Skeptophilia (skep-to-fil-i-a) (n.) - the love of logical thought, skepticism, and thinking critically. Being an exploration of the applications of skeptical thinking to the world at large, with periodic excursions into linguistics, music, politics, cryptozoology, and why people keep seeing the face of Jesus on grilled cheese sandwiches.

Saturday, October 28, 2017

A sugar pill for creativity

Following hard on the heels of a post about the possibility of creativity existing in a machine (and how we could tell if it did), today we look at recent research from the Weizmann Institute of Science (of Rehovot, Israel) showing that your creativity can be increased...

... by a placebo.

In a paper released last month, neuroscientists Liron Rozenkrantz, Avraham E. Mayo, Tomer Ilan, Yuval Hart, Lior Noy, and Uri Alon used three standard measures of creativity -- the creative foraging game, alternate uses test, and Torrance test of creative thinking -- to see if subjects' creativity levels improved if they were given a vial of a cinnamon-scented liquid to sniff beforehand.  The interesting thing is that the aromatic chemical in the liquid isn't neuroactive, but some of the test subjects' creativity improved anyhow.

As long as they were told ahead of time that's the effect it would have.

[image courtesy of the Wikimedia Commons]

The authors write:
Creativity is the ability to generate ideas, solutions or insights that are new and potentially useful.  Creativity is often viewed as a trait characteristic of a person; however, creativity can also be viewed as a state, affected by expectation and motivation...  
We find that placebo can enhance the originality aspect of creativity...  What are the psychological mechanisms that allow placebo to increase the originality aspect of creativity?  There are at least two possibilities. The first mechanism is based on extensive research by Amabile and Deci and Ryan, that suggests that creativity is modulated by motivation.  Extrinsic motivators were shown to be mostly detrimental to creativity, whereas intrinsic motivation is conductive to and strongly associated with creative abilities.  A key factor in intrinsic motivation, according to self-determination theory, is the belief in one’s competence.  For example subjects who practiced encouraging statements (related to self-confidence, releasing anxieties etc.) and omitted self-incapacitating statements showed improved creativity scores.  This is in line with the verbal suggestion in our study that the odorant increases creativity, which may have made subjects feel more competent.  Additional components of intrinsic motivation, such as social relatedness, may also have been increased by experimenter effects in the present study, by the experimenter’s perceived interest in the effects of the odorant.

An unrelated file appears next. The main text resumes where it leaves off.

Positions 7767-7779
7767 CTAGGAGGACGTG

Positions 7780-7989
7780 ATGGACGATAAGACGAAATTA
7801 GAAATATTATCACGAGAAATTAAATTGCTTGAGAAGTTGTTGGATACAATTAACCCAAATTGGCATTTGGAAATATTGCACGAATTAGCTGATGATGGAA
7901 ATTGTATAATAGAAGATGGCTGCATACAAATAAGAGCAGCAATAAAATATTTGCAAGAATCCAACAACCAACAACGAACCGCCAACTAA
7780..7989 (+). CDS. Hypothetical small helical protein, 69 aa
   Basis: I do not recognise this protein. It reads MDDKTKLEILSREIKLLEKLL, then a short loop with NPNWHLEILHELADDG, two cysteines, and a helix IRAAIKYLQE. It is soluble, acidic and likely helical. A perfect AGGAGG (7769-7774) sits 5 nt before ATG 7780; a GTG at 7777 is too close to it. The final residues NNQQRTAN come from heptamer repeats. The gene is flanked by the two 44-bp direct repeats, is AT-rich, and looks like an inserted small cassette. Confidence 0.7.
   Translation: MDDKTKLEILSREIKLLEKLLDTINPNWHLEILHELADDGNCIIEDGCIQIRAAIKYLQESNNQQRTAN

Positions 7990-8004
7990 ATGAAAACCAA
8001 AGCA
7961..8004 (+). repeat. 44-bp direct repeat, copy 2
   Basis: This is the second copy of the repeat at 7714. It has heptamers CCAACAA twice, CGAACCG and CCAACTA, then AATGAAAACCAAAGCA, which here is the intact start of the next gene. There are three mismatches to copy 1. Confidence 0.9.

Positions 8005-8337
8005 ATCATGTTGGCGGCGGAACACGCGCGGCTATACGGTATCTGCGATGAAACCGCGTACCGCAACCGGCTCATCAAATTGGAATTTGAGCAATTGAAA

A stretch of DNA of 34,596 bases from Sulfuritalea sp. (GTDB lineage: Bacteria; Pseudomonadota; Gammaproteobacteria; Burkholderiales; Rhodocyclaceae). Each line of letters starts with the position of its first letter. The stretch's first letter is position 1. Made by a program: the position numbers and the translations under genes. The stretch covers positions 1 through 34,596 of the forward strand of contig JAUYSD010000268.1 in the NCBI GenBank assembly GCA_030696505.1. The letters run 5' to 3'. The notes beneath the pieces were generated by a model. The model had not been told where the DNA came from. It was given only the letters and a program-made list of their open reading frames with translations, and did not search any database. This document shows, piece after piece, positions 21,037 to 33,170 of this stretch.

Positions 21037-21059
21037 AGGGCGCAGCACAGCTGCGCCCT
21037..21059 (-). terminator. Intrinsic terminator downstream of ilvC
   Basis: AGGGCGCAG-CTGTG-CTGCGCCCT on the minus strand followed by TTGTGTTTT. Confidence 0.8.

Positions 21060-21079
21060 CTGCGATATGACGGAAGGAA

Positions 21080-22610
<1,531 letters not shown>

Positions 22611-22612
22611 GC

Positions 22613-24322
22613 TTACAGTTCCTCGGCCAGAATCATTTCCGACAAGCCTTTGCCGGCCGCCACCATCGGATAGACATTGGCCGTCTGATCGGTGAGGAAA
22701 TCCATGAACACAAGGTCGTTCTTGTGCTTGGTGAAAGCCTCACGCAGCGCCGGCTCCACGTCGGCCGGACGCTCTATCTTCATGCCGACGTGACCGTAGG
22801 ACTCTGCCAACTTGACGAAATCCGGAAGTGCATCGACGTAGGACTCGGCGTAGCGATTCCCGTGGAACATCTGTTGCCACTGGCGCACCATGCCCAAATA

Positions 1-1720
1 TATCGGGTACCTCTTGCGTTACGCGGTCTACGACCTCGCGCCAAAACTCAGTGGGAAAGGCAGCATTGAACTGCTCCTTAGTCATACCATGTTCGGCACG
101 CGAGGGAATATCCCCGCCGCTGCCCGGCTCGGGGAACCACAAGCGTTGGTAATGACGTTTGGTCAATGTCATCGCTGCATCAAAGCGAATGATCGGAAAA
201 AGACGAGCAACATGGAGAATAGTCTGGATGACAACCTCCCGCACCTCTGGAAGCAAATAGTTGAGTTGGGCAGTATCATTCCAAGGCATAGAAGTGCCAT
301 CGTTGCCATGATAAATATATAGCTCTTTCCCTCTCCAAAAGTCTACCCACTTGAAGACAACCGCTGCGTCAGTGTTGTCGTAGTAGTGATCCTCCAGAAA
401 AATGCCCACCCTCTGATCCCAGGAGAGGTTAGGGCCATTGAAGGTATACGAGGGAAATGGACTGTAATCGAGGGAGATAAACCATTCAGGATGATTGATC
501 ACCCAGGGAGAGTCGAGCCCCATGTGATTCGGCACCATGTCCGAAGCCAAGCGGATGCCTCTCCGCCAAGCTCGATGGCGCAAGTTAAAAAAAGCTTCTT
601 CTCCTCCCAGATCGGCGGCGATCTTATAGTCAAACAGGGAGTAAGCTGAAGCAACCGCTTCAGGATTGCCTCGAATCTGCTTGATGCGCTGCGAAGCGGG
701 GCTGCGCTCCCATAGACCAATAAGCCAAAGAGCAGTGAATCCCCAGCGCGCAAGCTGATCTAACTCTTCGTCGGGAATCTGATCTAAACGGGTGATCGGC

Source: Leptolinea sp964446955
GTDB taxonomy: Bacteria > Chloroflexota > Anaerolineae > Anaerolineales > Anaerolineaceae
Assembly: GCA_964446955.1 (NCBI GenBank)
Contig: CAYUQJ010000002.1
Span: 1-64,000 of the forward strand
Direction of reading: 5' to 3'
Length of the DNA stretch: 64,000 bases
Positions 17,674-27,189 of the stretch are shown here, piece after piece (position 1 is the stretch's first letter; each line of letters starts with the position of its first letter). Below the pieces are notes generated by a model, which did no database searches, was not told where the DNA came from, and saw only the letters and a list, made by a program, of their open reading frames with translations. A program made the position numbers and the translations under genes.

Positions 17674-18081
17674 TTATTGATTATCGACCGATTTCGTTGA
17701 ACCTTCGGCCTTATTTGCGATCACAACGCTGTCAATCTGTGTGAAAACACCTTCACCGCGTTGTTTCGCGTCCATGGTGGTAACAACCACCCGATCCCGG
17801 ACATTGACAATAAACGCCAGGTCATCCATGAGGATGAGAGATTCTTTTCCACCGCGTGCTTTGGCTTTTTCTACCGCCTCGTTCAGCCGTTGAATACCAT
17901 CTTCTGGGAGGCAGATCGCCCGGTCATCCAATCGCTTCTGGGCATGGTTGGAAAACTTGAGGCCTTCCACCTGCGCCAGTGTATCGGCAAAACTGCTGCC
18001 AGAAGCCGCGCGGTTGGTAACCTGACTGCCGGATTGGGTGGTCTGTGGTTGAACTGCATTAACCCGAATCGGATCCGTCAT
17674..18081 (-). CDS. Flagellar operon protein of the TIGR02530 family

A second possible psychological mechanism of placebo, as suggested by Weger et al., is to weaken inhibitory mechanisms that normally impair performance.  Creativity was found to increase in several studies that tested conditions with reduced inhibitions, such as alcohol consumption.  Wieth and Zacks showed that creative problem solving was improved when participants were tested during non-optimal times of day, and suggested that this is due to reduced inhibitory control... This effect was suggested to be in line with paradoxical functional facilitation theory, which attributes improved performance of damaged nervous system to release from inhibition. Informal notions in improvisation theatre suggest that the inner critic is a source of inhibition that limits creativity.  The verbal suggestion made in our study that the odorant increases creativity and reduces inhibitions may thus work through a reduced-inhibition mechanism and/or by increasing belief in one’s competence.
So this suggests that there are two outcomes, here:
  • Anything that works to increase your confidence in your own creativity will improve your ability.  This undoubtedly varies greatly from person to person, but it does make me wonder if all of the happy-talk "self-affirmation" stuff, which I had previously derided as pop psychology, might not have something to it.
  • Ernest Hemingway may have been right when he said, "Write drunk, edit sober."
I can say from my own experience that frustration is the thing that kills my creativity the fastest.  Whether with music or writing (my two main creative outlets), if I start becoming frustrated with my skill, output, or proficiency, all it serves is to get in my way and make things worse.  I used to grit my teeth and try to plow through it, but I learned that this only tightened the downward spiral -- once frustration has set in, every fumbled note, every clumsy sentence, only serves to further shut me down.  The only solution was to leave the instrument or the keyboard behind -- not easy to do for a tightly-wound type-A personality like myself -- and do something completely different, preferably something active like going running.

Afterwards, it was amazing how the cogs had been loosened and the cobwebs blown away.  With writer's block, I often found that it was while I was running that the solution to whatever plot point I was wrestling with suddenly came to me, seemingly out of nowhere.  The research by Rosenkrantz et al. suggests that the loss of inhibition and cessation of negative self-talk from switching gears entirely might have been what shook the ideas free.

In any case, it's fascinating to find how malleable our minds are, how amenable to suggestion.  It also brings to mind the 2010 study that found that placebos work even when subjects know they're being given a placebo -- and makes me wonder if I should take a good whiff of cinnamon before I next sit down to write.

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